When your doctor asks what ails you, talk fast. On average, doctors listen to patients' concerns for about 20 seconds before redirecting the conversation. According to a study in the Journal of the American Medical Association, only one out of four patients is given the chance to voice their concerns fully. In most cases, the doctor jumped right in after the patient stated their first problem. Only 20 per cent of patients volunteered more information after they were interrupted.
Why Patients Don't Express Problems
25 per cent say they are afraid of bad news, 17 per cent say they don't have enough time and 15 per cent are too embarrassed to speak up. Overall, people feel intimidated by their doctor.
Know Your Body
Treat a doctor's visit as a job interview. Go prepared.
Write down the facts about your health problem.
How do you feel? Describe how often you feel the pain, what brings it on and how long it lasts.
Where is the pain? Be specific.
When did the pain first begin?
What relieves it and what aggravates it?
Is there a family history of it?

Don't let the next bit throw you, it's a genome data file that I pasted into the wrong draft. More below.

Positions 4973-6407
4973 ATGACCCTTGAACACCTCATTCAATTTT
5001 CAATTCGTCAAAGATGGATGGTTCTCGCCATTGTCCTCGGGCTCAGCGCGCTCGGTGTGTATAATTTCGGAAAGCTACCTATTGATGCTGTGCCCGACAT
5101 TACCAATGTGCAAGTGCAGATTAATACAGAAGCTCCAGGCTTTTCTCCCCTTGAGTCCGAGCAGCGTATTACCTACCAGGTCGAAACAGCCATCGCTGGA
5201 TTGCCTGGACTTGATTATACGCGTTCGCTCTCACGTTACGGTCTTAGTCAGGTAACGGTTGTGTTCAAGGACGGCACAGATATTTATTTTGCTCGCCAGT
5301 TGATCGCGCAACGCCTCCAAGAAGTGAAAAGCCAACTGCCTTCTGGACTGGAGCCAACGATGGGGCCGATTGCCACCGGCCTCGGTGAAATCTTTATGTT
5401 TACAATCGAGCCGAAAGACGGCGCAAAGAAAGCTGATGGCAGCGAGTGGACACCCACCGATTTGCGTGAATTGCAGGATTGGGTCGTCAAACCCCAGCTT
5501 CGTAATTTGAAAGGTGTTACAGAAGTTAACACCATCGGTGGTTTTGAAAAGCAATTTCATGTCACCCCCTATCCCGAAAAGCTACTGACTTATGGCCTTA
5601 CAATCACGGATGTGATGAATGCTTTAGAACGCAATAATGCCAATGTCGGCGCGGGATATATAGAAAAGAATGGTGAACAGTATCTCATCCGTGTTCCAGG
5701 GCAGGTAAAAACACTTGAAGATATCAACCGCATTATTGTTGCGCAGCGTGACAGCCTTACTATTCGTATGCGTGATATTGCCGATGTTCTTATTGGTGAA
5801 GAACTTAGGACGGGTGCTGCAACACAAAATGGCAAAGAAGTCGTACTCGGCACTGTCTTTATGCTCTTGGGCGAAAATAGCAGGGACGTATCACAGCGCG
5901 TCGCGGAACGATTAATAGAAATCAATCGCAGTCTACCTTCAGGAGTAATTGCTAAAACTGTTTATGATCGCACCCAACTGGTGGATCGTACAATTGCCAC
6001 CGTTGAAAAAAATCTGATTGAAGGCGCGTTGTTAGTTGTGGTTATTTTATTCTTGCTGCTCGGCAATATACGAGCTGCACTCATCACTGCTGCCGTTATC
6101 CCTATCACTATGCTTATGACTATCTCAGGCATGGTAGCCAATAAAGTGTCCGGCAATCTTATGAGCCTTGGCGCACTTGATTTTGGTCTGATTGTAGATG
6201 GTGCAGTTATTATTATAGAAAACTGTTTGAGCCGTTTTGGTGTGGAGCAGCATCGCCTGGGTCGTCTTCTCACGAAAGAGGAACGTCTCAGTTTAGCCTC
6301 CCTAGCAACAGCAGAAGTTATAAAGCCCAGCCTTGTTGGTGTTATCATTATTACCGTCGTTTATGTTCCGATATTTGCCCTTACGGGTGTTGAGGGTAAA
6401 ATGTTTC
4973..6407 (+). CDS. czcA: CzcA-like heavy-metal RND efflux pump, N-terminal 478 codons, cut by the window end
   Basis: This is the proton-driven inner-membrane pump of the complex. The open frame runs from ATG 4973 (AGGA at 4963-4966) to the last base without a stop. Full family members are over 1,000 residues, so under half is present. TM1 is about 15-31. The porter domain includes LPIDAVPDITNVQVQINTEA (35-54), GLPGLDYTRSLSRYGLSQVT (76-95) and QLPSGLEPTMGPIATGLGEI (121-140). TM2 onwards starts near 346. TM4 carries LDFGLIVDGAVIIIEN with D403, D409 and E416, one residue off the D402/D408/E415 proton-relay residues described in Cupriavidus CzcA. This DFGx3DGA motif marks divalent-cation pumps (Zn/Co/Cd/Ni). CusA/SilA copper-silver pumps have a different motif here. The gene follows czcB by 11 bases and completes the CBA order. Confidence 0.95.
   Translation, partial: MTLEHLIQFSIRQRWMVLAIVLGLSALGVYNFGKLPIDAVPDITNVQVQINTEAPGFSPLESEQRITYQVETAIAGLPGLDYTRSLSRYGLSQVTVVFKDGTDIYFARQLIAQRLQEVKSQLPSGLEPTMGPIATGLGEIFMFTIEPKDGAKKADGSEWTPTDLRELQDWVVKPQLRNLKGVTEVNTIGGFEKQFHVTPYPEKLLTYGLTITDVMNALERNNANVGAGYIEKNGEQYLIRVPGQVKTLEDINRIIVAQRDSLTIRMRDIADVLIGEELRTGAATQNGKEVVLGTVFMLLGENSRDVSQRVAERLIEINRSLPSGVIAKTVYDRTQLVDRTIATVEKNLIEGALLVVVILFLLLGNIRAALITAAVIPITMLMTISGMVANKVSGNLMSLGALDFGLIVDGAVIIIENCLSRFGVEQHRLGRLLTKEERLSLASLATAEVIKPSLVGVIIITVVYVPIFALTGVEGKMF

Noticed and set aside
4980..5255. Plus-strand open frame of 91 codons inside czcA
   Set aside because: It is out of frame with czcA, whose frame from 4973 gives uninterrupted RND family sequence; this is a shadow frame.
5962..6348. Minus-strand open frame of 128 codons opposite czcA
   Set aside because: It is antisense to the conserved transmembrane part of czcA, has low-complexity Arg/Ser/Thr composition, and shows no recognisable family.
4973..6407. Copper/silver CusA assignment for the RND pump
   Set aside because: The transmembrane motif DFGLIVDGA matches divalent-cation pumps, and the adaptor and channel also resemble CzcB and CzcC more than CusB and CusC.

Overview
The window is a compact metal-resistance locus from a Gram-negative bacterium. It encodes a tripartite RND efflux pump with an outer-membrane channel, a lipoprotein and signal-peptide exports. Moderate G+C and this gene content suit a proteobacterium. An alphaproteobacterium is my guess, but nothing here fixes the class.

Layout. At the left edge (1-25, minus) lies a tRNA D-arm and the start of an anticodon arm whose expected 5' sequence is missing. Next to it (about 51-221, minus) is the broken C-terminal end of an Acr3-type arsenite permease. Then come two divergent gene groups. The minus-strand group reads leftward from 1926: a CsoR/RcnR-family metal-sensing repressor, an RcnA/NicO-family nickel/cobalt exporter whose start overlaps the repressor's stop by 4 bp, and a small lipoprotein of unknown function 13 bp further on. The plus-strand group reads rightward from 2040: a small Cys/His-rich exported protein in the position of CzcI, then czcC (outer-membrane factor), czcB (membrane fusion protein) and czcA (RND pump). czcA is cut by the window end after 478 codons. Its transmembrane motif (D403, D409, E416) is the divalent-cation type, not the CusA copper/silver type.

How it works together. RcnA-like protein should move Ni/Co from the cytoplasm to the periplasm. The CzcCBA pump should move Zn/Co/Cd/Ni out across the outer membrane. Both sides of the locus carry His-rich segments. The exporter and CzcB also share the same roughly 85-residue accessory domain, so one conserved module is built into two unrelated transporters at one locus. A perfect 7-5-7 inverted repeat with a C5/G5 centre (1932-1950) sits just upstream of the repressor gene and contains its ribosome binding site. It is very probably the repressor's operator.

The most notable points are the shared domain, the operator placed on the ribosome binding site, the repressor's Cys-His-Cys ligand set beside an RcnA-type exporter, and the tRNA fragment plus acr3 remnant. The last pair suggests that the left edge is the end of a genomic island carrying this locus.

It's up to the patient to interrupt if something isn't clear. When you're given a prescription or advice that sounds unnecessary or too expensive, tell your doctor you need time to think about it. If you decide to follow the treatment, make sure you understand what it is for and why you are taking it.
If you're unhappy with your doctor, say why. No doctor is perfect. Balance the physician's strengths and weaknesses. However, most experts say it's time to look elsewhere if your doctor:
Puts you down.
Shows no interest in your problems.
Blocks your attempts to communicate.
Ignores psychological and social causes of illnesses.
Doesn't show good medical judgment.
For more information, contact:
Steve Rutledge, M.D.
Children's Hospital Los Angeles
4650 Sunset Boulevard
Los Angeles, CA 90027